Doctor Porter finished up his notes, returning to the operating table, “We will up the voltage further, then he will be sent for a psychological evaluation. We will determine if electro-shock therapy is a viable counter to the negative effects of 115 injections. Are you ready, Doctor McCain?”
Peter stifled the guilt from his actions, justifying them as Cornelius told him to, by remembering the ultimate goal of his mission: Putting an end to Group 935, and putting their work in better hands. This was what Pablo would have wanted. He replied, “Yes, Doctor… ”
Peter reactivated the device, upping the voltage as instructed. Pablo continued to twitch and squirm in his restraints. The muffled screaming behind the tape continued to increase in volume until Pablo’s voice became hoarse. Porter motioned again, “More.”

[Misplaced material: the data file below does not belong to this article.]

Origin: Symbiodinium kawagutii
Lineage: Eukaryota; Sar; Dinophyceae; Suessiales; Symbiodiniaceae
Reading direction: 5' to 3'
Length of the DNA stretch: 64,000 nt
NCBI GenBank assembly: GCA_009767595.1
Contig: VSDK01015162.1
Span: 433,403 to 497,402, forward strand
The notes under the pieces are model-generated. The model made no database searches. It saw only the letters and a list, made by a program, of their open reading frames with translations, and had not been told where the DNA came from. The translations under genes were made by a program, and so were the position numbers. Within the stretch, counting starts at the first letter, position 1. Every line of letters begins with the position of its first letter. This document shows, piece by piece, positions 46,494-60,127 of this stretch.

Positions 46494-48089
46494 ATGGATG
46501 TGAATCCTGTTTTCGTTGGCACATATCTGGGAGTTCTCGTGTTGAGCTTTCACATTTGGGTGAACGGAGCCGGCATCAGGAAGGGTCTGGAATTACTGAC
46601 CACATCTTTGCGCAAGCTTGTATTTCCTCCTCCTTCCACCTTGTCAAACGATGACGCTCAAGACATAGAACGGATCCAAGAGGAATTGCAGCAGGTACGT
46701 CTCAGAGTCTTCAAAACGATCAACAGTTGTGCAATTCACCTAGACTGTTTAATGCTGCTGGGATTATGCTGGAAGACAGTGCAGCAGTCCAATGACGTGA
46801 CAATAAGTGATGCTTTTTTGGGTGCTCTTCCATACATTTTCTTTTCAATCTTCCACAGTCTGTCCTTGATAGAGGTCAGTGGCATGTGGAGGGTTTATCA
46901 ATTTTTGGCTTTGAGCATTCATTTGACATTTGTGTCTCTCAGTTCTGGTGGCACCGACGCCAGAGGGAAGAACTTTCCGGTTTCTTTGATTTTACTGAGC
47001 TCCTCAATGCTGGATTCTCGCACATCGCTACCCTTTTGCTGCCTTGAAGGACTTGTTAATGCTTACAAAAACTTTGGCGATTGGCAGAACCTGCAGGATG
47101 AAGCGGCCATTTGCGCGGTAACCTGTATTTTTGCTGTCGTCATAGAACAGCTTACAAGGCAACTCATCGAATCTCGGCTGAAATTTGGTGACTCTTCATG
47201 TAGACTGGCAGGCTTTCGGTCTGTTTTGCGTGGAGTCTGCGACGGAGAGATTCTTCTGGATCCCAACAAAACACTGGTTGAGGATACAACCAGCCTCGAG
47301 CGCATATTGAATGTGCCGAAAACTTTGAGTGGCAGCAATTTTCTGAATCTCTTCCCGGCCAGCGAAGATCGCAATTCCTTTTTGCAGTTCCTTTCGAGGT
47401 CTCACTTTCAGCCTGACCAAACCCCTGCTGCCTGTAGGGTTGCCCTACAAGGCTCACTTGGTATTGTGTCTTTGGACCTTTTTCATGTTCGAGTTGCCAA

Peter did as he was told, and as if his body could not comprehend any more pain, Pablo froze in place, his face expressionless. Porter barked, “Enough!”
Doctor Porter examined Pablo’s pulse and his eyes. He was unconscious again. “Damn,” Porter exclaimed, “Perhaps we were too quick. Hopefully there is no permanent damage. I would not hear the end of it from-”
From the hallway outside, there was a flamboyant, distinctly German-accented voice who said, “For the last time, Samantha, you are coming with me, und that is final!”
The faint voice of a little girl replied, “But why?!”
The German retorted, “Because your father said so! We all must do what your father says, no matter how-” He had arrived at the door of the lab, attempting to force it open, before looking inside and banging on the glass, “Porter, open the damn door! We have important matters to discuss!”
Porter muttered under his breath, “Speak of the devil… ”